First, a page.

FIG. 7 illustrates a bicycle incorporating the front wheel drive mechanism of the present invention, wherein the front wheel hub includes an internal gear shift; and
FIG. 8 is a front view of the bicycle of FIG. 7.
An exercise mechanism 10 is illustrated in FIG. 1. The exercise mechanism 10 includes a front wheel device 11. In accordance with a preferred embodiment of the present invention, the exercise mechanism 10 generally takes the form of a stationary exercise bicycle. Of course, the front wheel device 11 may be used on other types of exercise devices, or may be utilized in conjunction with manually propelled land vehicles such as bicycles, tricycles, wheelchairs or the like.
The exercise device 10 includes a frame 12, a seat 14, a rear base 16, a front base 18, and a front wheel 20. Preferably, the front wheel is a fly wheel. However, other types of front wheels may be used such as a tire, a fan (air resistance) wheel or the like. As shown in FIG. 1, the front wheel 20 is connected to pedals 46, each having a crank arm 44 which rotates a foot pedal drive sprocket 42.
The front wheel drive mechanism 11 includes a reciprocating handlebar assembly 21, a cabling assembly 13, a mechanical advantage device or multiplier 35, and a driven assembly 61 (FIG. 2).
The reciprocating handlebar assembly 21 includes handlebars 22 attached to a handlebar mounted cable drive pulley or driving element 24. In FIG. 1, the handlebar cable drive pulley 24 is illustrated as being circular, however other moment arms are contemplated. For example, a lever or the like may be used for transmitting an increased torque to an elongate member 26.
As shown in FIG. 3, the handlebar mounted drive pulley 24 includes a cable attachment notch 25, a shock absorber slot 29, a cable guide 27, a central hole 33, and a travel limit slot 31. The elongate member 26 has a first end mounted to a shock absorber 28 fitted within slot 29. The shock absorber 28 is preferably a coil spring, however, pneumatic and hydraulic cylinders or other damping members may be used.
The shock absorber 28 decreases the impact effect of clutch engagement (discussed hereinbelow). The impact effect produces a loud banging sound when a wheel, turning for example at 50 to 100 rpms, is impacted with a clutch operating at 200 rpms. Advantageously, the shock absorber 28 dampens this undesirable effect.
The travel limit slot 31 has the advantage of limiting the travel of the handlebars 22 within a given range. Specifically, a stop pin 30, rigidly attached with respect to frame 10, is utilized to engage opposing ends of the travel limit slot 31 during the reciprocating motion of the handlebars 22. Other types of stops and limiters may also be used to limit the rotation of the handlebars 22.
The elongate member 26 is mounted to the handlebar cable drive pulley 24 in a groove 23 (FIG. 4). The elongate number 26 attaches to the shock absorber spring 28 through the cable guide 27. The opposite end of the shock absorber 28 has an attachment device for fixing the shock absorber into the cable attachment notch 25.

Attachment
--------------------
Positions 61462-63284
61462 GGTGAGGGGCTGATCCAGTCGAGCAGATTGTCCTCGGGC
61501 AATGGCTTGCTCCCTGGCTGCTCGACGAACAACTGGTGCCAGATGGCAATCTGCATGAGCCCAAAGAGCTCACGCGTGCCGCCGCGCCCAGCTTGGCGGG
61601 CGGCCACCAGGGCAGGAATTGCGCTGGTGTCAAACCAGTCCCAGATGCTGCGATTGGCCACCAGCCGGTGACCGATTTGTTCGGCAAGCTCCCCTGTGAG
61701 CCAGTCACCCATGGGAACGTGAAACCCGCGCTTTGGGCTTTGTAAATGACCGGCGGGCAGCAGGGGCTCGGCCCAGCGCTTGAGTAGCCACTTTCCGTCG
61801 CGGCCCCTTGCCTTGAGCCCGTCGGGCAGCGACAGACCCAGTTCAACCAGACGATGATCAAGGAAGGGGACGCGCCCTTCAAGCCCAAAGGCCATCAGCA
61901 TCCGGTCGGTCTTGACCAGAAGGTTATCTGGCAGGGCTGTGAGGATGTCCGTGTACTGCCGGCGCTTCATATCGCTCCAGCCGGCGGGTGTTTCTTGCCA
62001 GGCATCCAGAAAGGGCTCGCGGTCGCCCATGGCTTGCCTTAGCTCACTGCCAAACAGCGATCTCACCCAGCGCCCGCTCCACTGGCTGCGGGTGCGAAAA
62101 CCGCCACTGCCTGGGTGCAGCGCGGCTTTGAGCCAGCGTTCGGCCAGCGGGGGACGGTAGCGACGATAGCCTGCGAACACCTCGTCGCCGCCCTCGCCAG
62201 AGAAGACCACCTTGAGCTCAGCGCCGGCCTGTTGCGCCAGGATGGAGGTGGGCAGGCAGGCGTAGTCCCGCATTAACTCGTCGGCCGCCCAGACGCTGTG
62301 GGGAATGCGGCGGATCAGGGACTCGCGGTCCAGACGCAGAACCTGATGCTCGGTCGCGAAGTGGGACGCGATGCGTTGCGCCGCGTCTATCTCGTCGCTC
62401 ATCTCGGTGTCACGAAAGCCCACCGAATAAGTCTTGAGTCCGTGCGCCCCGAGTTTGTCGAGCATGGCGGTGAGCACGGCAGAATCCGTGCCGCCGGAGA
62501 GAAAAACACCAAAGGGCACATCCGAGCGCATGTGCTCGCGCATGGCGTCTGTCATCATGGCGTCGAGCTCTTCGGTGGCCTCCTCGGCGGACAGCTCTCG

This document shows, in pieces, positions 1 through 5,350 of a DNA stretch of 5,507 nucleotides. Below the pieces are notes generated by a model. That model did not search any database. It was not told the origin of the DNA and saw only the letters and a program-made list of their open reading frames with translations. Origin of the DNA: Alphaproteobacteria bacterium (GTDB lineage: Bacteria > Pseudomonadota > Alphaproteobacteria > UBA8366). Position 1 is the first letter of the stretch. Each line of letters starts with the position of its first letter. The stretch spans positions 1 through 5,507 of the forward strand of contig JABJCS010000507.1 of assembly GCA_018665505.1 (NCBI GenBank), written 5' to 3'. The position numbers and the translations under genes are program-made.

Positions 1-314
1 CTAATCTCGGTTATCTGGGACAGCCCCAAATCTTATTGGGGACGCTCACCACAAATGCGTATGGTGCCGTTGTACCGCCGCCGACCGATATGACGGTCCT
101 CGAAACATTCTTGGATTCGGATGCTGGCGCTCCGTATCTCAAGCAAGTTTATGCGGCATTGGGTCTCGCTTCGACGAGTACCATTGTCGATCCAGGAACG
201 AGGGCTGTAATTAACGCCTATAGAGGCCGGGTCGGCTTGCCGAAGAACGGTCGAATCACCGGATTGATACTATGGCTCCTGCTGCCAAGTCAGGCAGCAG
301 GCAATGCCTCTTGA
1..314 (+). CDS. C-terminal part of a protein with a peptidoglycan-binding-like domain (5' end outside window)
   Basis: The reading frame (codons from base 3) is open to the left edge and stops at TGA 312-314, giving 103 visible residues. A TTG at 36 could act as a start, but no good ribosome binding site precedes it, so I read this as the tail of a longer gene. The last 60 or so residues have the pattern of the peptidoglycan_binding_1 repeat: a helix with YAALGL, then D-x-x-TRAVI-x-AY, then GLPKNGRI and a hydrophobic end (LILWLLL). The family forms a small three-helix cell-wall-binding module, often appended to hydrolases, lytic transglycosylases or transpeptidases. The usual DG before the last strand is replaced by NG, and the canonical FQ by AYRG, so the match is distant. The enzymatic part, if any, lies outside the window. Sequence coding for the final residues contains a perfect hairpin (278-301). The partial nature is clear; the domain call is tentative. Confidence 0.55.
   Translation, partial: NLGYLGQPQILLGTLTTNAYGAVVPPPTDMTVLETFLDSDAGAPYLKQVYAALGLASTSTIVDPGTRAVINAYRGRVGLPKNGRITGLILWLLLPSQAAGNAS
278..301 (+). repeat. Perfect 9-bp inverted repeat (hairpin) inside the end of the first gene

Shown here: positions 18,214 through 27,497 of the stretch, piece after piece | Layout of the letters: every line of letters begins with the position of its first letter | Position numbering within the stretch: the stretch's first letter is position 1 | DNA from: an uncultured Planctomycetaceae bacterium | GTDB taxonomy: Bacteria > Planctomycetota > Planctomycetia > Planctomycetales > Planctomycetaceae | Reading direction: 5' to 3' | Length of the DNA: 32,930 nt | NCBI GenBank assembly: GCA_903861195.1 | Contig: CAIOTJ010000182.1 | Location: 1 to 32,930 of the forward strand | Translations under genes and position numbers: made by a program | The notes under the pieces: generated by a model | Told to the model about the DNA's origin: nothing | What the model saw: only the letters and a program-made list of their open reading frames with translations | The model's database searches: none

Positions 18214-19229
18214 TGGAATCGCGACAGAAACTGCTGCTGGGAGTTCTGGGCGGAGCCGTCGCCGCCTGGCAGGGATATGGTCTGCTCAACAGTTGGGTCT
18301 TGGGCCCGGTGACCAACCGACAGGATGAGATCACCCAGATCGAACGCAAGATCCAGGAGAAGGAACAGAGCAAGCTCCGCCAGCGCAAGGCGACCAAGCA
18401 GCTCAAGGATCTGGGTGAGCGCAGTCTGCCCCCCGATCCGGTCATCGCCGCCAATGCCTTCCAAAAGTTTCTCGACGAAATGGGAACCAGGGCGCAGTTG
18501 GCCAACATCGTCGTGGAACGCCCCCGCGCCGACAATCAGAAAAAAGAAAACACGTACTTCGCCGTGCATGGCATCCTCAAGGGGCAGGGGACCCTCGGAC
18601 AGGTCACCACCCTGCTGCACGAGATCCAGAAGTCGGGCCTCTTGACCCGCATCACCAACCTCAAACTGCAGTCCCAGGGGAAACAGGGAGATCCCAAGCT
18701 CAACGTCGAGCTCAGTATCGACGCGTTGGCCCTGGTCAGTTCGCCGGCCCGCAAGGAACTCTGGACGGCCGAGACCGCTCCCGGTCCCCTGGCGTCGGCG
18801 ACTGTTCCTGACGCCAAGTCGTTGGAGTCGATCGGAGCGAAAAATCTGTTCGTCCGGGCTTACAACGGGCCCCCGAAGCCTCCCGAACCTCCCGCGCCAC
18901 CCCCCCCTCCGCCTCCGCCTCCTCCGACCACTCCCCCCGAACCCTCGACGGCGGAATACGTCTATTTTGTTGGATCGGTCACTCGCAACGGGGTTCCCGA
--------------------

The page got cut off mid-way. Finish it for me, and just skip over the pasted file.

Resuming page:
The handlebar assembly 22 as shown in FIG. 2 includes swivel hand grips 50, each mounted to the handlebar assembly 22 by a bushing 52. The handlebar 22 is mounted to the frame 12 by a clamp 54. The clamp 54 has a bearing 56, preferably comprising a needle bearing assembly or a ball bearing assembly mounted between the clamp 54 and the handlebars 22.
The elongate member 26 is used to transmit a pulling force from the handlebar 22 and the handlebar assembly 21 to the mechanical advantage or multiplier device 35. The elongate member 26 preferably comprises a cable. However, the elongate member 26 may be a cord, rod, rope, line, chain, wire, tendon, twisted strand, or the like.
The elongate member 26 wraps around a guide pulley 34, and is connected to the chain drive sprocket pivot arm 38 at the cable attachment point 72. As the elongate member 26 is pulled, it provides a mechanical advantage through the pivot arm 38, to the clutch 43. The pivot arm 38 is attached to a pivot 70 having bushing 37. On the opposite end of the pivot arm 38 is a chain drive sprocket 40. The chain drive sprocket 40 is engaged with a handlebar driven chain 36. The handlebar driven chain 36 may be made of any of the materials described above with regard to the elongate member 26.
A first end of the handlebar driven chain 36 is attached to the frame 12 at attachment point 15. Moving along the chain 36 from the attachment point 15, the handlebar driven chain 36 sequentially engages the chain drive sprocket 40 and a handlebar driven clutch 43. On an end of the handlebar driven chain 36 is a biasing device 32 such as a spring, elastic cord, or other device, for recoiling the chain 36.
Referring now to FIG. 2, the driven assembly 61 includes a plurality of clutch mechanisms 41, 43. The clutch mechanisms 41, 43 may be any rotational energy transfer device such as a ratchet, annular dog assembly, inertial clutch, friction plate, sprocket, spindle, roller clutch (manufactured by INA Bearing Company of Fort Mill, S.C.), or the like. In the preferred embodiment, each clutch mechanism 41, 43 has the same axis of rotation as the front wheel 20, and essentially allows free wheeling in a first direction and engagement of the front wheel 20 in a second direction. Other embodiments of the mounting of the clutch mechanisms 41, 43 are contemplated, wherein the axis of rotation of one or both of the clutch mechanisms 41, 43 differs from the axis of rotation of the front wheel 20. As indicated in FIG. 2, the front wheel 20 and clutch mechanisms 41, 43 are coaxially mounted to a common hub 39.